Then I'd write something.

Usually, by the time I'd written a scene in a new story, or a couple of haiku, or the first paragraph of a new Wise Bread post, the urge to buy a new pen would have passed. Because, after all, I have some perfectly good pens.

Guest's picture

The brilliance of this is that it's not about social pressure, it's about conserving energy. Until we reach full enlightenment/samadhi/sainthood/whatever, it's going to require some energy to deal with other people's expectations and requests. Having an effective strategy for countering those demands without expending a lot of emotional (or financial) energy just gives you that much more energy to do what you really care about.


Philip Brewer's picture

That's a really insightful comment—you're right, and I not thought of it that way before.


Guest's picture

My husband and I already do this. We both have our one or two things were we like to have top quality. For me, I have to have a nice cell phone and good quality cosmetics.

Guest's picture

Usually DH and I don't worry too much about what other people think. Luckily our families are fiscally conservative and understand priorities with money, but when we meet new people or talk with friends and they find out that we LOVE to travel, and do travel as often as possible, many people do not understand how we can afford to travel when it appears we live like they do. We happily explain that we can afford to travel for 2 reasons. The first reason is we prioritize our money and instead of spending money on eating out at expensive restaurants (cook at home), buying new clothes (shop consignment and thrift stores), driving new cars (buy good quality used and take public transportation a lot to save wear & tear and gas), etc. The second reason is we travel frugally. We do not skimp on experiences (less expensive to pay $30 for the entrance fee now than $1000 to come back and see what we missed), but we might find out the free day to visit a museum, use groupon and/or coupons for a city we are visiting, create a budget and pay cash as we go, and thoroughly research where we are going and what is available. We will take a bus for $2 instead of taxi for $20, we will wash our clothes at a local laundromat instead if paying for additional luggage, talk to locals and find great inexpensive restaurants, instead of expensive low quality restaurants in tourist areas. We use travel guides specifically geared towards frugal travel, but we also have a standard of what we are willing to tolerate and will choose the options that meet our needs instead of just getting the cheapest. Going to a local grocery store in a foreign city is always fun and we look forward to at least one meal per trip of great local bread, cheese, fruit and wine.

Most people want to do it all and either use credit to acheive that lifestyle or float through life not really developing their own set of priorities and find it easier to "reward" themselves with inconsequential things that have no true meaning to them. Amazingly people that we talk to about our view of spending nod in agreement, but we have never seen any of them actually change the way they live. They still want to take the trips we do, but can not seem to find a way prioritize it.

Guest's picture

This seems to be a special case of setting priorities and being clear about what you value. That's a cornerstone of the thrifty lifestyle.

Right now, we are sinking a rather ridiculous percentage of our budget into education, and we expect to do so for years to come, as my boys grow up and go to college. That doesn't mean we spend indiscriminately; we do seek value for cost. But having decided that an expense is consistent with our values, we find a way to meet it, even if that means scrimping in other areas. We don't currently have a hobby or material pleasure that comes close, although I do value good coffee :-).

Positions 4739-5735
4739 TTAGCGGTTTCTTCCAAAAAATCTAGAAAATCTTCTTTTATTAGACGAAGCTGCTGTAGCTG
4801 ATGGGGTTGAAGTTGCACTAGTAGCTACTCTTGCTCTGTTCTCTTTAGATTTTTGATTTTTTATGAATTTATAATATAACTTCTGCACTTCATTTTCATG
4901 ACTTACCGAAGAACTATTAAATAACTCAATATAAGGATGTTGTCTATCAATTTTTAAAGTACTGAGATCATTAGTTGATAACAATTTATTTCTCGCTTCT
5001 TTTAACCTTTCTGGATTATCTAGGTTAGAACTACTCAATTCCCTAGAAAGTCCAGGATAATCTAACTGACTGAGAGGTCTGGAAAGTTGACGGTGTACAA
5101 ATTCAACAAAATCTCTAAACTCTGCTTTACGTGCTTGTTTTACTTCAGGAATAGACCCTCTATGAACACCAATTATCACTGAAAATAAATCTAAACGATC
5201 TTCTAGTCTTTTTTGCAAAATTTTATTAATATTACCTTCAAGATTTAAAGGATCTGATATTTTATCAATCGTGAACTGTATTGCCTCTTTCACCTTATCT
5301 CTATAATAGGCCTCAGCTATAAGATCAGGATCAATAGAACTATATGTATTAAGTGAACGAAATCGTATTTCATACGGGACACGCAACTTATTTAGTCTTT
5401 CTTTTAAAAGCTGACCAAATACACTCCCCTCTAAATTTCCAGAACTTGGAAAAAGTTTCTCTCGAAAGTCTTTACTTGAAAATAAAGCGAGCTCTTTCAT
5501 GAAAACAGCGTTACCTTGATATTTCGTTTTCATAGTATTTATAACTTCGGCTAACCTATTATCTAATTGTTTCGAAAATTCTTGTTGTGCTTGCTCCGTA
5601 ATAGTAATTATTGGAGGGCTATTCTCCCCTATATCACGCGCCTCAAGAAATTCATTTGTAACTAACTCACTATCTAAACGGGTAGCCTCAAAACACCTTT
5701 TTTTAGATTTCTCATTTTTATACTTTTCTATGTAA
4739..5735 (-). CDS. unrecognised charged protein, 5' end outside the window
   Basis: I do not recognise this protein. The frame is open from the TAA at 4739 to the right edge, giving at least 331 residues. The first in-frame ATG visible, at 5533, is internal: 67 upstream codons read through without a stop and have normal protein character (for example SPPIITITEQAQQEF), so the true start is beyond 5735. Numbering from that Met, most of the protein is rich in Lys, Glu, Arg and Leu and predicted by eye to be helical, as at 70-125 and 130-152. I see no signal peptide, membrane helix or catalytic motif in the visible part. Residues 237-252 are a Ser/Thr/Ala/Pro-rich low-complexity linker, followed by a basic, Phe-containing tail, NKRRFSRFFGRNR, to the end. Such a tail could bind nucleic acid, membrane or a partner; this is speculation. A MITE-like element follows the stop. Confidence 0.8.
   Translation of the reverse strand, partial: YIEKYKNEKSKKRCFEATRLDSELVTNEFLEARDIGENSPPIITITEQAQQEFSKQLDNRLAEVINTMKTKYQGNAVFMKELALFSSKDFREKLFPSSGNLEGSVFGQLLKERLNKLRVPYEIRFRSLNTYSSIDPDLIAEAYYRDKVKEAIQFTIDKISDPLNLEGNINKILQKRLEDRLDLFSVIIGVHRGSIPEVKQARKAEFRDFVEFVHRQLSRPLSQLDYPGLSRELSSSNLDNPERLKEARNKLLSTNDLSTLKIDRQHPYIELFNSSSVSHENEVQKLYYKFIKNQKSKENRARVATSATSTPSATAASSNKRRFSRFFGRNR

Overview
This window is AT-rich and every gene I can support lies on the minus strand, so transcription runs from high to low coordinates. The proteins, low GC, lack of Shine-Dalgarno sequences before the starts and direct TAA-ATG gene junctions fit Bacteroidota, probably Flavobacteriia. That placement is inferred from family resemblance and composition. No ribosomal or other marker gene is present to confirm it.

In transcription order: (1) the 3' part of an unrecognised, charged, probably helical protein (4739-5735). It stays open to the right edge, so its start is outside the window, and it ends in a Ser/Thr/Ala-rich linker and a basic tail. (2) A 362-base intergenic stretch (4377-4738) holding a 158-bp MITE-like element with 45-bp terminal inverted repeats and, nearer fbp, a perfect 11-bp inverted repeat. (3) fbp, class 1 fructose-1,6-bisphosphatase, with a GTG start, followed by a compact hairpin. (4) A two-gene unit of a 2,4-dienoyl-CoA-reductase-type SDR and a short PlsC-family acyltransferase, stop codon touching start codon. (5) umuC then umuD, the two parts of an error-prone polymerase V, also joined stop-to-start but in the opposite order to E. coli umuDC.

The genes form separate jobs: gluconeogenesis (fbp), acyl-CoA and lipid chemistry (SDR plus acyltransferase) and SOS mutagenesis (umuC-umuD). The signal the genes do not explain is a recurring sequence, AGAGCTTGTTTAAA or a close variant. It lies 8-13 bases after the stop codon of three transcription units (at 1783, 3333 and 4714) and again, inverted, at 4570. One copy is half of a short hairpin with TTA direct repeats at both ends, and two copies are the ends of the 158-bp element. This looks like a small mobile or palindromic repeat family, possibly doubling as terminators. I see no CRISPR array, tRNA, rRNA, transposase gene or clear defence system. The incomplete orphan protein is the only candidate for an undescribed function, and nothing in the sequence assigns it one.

When the boys are done with college, I could see funding activities such as travel, or hobbies such as renovating an Airstream trailer. But not now. I'm OK with that, though, because I'm clear about my priorities, and seeing the kids being educated in a way I'm happy about gives a lot of pleasure.

Guest's picture

My dad did this with travel, and it was a huge pain in the ass the other 345 days a year ("How can you say I'm cheap when we took a vacation to Europe?") A terrible choice, in my opinion, because I would have preferred a little more moderation in everyday life and half as many trips.

Philip Brewer's picture

The luxury eccentricity idea is really for use with people who aren't members of your household. Within the household, you're really much better off using communication and negotiation. I talk a bit about that in this post:

You need to be careful about whom you negotiate with, though. People in your household understand (or should understand) that these things are all tradeoffs. People who are not members of the household, though, are only interested in whatever point they're trying to push. The neighbor who wants you to spend money on a lawn-care service has no stake in the tradeoffs that you'd have to make to afford that. That's where the luxury eccentricity comes in.

Guest's picture

I like fountain pens (and drool over the Fountain Pen Hospital catalog on a regular basis), but I only have a couple. But after reading this, I realized I *do* have a Luxury Eccentricity.

One of my prizes is a small inherited collection of bone china cups and saucers. I've added a few nice pieces from yard sales and such, and I've been given a few. Doing this regularly could get expensive; I almost fainted when I looked up the retail price for one of my prizes! But there's an ancillary luxury that goes with the collection: good tea, to drink OUT of my lovely cups. (I believe in appreciating things such as good china by USING them.)

I absolutely *sneer* at Lipton et al. :) I have three nice tea pots, and I know how to brew a proper potful. The flavor, and the elegance of my china, makes it both a Luxury and an Eccentricity. OTOH, you can buy very good teas for amazingly low prices. I can't afford the Hajua Estate Assam, at $35 a pound, but the Rembeng Estate Assam is only $16 and still makes any supermarket tea look sick. (It's also organic and fair-traded!) My standard cuppa, the Irish Breakfast blend, is still less expensive. And then there are such greens as Gunpowder, or Jade Dew...

What was that about actually knowing something about your eccentricity? (grin!)